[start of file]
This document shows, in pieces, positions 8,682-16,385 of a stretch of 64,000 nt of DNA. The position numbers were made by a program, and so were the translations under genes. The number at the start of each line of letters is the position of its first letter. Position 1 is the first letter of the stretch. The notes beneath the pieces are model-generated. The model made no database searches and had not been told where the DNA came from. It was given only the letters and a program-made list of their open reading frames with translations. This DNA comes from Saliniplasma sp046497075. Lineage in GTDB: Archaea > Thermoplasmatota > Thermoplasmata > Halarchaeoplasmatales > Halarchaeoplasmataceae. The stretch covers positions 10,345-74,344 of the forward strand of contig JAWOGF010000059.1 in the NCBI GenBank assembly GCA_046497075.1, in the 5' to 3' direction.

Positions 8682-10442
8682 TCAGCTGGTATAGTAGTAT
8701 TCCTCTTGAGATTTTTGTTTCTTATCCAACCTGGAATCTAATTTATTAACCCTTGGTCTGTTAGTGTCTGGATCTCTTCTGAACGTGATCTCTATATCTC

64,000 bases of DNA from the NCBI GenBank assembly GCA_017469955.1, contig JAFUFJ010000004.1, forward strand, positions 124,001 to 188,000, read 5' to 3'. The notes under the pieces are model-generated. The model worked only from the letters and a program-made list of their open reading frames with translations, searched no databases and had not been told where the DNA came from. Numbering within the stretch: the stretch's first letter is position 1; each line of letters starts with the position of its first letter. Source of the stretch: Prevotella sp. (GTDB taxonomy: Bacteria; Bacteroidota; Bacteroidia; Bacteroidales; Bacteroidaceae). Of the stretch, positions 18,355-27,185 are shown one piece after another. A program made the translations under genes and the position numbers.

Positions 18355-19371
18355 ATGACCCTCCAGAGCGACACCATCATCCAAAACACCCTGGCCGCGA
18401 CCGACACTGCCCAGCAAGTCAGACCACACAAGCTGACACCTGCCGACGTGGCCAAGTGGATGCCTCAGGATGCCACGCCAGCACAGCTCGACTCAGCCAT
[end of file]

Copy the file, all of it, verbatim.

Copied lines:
This document shows, in pieces, positions 8,682-16,385 of a stretch of 64,000 nt of DNA. The position numbers were made by a program, and so were the translations under genes. The number at the start of each line of letters is the position of its first letter. Position 1 is the first letter of the stretch. The notes beneath the pieces are model-generated. The model made no database searches and had not been told where the DNA came from. It was given only the letters and a program-made list of their open reading frames with translations. This DNA comes from Saliniplasma sp046497075. Lineage in GTDB: Archaea > Thermoplasmatota > Thermoplasmata > Halarchaeoplasmatales > Halarchaeoplasmataceae. The stretch covers positions 10,345-74,344 of the forward strand of contig JAWOGF010000059.1 in the NCBI GenBank assembly GCA_046497075.1, in the 5' to 3' direction.

Positions 8682-10442
8682 TCAGCTGGTATAGTAGTAT
8701 TCCTCTTGAGATTTTTGTTTCTTATCCAACCTGGAATCTAATTTATTAACCCTTGGTCTGTTAGTGTCTGGATCTCTTCTGAACGTGATCTCTATATCTC

64,000 bases of DNA from the NCBI GenBank assembly GCA_017469955.1, contig JAFUFJ010000004.1, forward strand, positions 124,001 to 188,000, read 5' to 3'. The notes under the pieces are model-generated. The model worked only from the letters and a program-made list of their open reading frames with translations, searched no databases and had not been told where the DNA came from. Numbering within the stretch: the stretch's first letter is position 1; each line of letters starts with the position of its first letter. Source of the stretch: Prevotella sp. (GTDB taxonomy: Bacteria; Bacteroidota; Bacteroidia; Bacteroidales; Bacteroidaceae). Of the stretch, positions 18,355-27,185 are shown one piece after another. A program made the translations under genes and the position numbers.

Positions 18355-19371
18355 ATGACCCTCCAGAGCGACACCATCATCCAAAACACCCTGGCCGCGA
18401 CCGACACTGCCCAGCAAGTCAGACCACACAAGCTGACACCTGCCGACGTGGCCAAGTGGATGCCTCAGGATGCCACGCCAGCACAGCTCGACTCAGCCAT